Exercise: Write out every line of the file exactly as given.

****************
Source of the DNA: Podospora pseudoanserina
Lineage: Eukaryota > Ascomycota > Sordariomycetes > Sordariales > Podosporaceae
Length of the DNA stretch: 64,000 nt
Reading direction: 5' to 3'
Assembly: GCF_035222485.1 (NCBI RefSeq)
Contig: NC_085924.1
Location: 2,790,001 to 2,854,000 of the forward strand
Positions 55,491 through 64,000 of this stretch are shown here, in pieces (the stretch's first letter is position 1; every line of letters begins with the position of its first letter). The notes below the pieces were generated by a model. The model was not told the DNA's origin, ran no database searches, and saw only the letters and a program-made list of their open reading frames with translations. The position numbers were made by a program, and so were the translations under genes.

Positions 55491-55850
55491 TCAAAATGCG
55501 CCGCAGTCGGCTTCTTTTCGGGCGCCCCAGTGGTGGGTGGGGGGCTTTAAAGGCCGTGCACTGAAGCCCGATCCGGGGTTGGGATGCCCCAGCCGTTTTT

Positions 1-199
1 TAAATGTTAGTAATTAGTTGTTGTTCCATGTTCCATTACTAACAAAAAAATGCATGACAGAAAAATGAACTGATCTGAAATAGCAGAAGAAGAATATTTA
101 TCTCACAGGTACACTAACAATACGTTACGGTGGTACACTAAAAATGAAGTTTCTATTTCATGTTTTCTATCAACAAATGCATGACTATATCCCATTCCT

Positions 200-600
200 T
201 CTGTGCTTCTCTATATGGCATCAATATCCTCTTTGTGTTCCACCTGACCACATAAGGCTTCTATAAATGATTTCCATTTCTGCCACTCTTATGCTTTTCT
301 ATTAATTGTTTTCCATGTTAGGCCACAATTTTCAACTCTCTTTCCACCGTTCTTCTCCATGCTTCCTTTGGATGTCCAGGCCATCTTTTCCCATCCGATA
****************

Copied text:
Source of the DNA: Podospora pseudoanserina
Lineage: Eukaryota > Ascomycota > Sordariomycetes > Sordariales > Podosporaceae
Length of the DNA stretch: 64,000 nt
Reading direction: 5' to 3'
Assembly: GCF_035222485.1 (NCBI RefSeq)
Contig: NC_085924.1
Location: 2,790,001 to 2,854,000 of the forward strand
Positions 55,491 through 64,000 of this stretch are shown here, in pieces (the stretch's first letter is position 1; every line of letters begins with the position of its first letter). The notes below the pieces were generated by a model. The model was not told the DNA's origin, ran no database searches, and saw only the letters and a program-made list of their open reading frames with translations. The position numbers were made by a program, and so were the translations under genes.

Positions 55491-55850
55491 TCAAAATGCG
55501 CCGCAGTCGGCTTCTTTTCGGGCGCCCCAGTGGTGGGTGGGGGGCTTTAAAGGCCGTGCACTGAAGCCCGATCCGGGGTTGGGATGCCCCAGCCGTTTTT

Positions 1-199
1 TAAATGTTAGTAATTAGTTGTTGTTCCATGTTCCATTACTAACAAAAAAATGCATGACAGAAAAATGAACTGATCTGAAATAGCAGAAGAAGAATATTTA
101 TCTCACAGGTACACTAACAATACGTTACGGTGGTACACTAAAAATGAAGTTTCTATTTCATGTTTTCTATCAACAAATGCATGACTATATCCCATTCCT

Positions 200-600
200 T
201 CTGTGCTTCTCTATATGGCATCAATATCCTCTTTGTGTTCCACCTGACCACATAAGGCTTCTATAAATGATTTCCATTTCTGCCACTCTTATGCTTTTCT
301 ATTAATTGTTTTCCATGTTAGGCCACAATTTTCAACTCTCTTTCCACCGTTCTTCTCCATGCTTCCTTTGGATGTCCAGGCCATCTTTTCCCATCCGATA